The wind speed made it the equivalent of a Category 3 hurricane.
Damaging wind and storm surge flooding was expected, and roof damage was reported to several homes and the James Cook Museum in Cooktown. The town of 2,300 had already received 4.5 inches of rain by the time the cyclone officially struck.
Prior to arriving in Australia, Cyclone Ita produced heavy rain and flooding in the Solomon Islands. It then intensified from a Category 1 to a Category 4 equivalent cyclone in only 12 hours, slowing slightly before it struck Australia.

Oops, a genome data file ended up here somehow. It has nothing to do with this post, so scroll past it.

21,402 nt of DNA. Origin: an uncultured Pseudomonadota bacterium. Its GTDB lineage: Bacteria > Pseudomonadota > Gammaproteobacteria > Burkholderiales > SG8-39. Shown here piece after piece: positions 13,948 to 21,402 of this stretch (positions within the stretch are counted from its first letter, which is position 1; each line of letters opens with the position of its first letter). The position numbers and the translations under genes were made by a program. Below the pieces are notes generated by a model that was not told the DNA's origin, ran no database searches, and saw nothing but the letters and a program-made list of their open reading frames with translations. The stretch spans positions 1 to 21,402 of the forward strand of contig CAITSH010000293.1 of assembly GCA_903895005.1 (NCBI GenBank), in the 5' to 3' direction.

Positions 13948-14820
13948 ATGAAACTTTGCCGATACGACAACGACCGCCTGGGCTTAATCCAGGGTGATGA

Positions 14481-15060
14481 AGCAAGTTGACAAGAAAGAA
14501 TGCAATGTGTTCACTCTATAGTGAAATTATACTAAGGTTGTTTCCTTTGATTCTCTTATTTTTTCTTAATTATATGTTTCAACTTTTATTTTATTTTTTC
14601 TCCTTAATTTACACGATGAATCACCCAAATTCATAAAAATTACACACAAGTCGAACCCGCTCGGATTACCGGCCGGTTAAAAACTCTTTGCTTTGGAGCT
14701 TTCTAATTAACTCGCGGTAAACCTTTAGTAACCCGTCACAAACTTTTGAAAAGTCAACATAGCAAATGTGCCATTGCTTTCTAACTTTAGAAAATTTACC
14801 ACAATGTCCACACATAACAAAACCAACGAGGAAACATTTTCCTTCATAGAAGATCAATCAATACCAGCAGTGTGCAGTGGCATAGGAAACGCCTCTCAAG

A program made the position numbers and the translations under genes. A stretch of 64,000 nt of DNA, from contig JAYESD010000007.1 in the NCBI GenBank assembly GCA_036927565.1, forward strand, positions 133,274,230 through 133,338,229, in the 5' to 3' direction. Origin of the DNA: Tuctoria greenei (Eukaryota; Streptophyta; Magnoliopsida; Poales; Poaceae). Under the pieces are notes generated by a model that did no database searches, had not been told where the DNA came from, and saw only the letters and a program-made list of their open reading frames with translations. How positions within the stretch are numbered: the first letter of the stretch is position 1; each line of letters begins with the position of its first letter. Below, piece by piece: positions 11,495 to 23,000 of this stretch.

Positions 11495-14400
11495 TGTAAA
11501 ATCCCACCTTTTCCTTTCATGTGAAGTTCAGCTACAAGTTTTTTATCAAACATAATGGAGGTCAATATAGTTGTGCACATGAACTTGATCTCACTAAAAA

Strong winds and heavy rains are predicted across northern Australia for the rest of the weekend, raising a threat of flooding.
Tropical cyclones are not uncommon in Australia, their season running from November through April, the Australian Bureau of Meteorology said.
Notable deaths of 2014 [PHOTOS]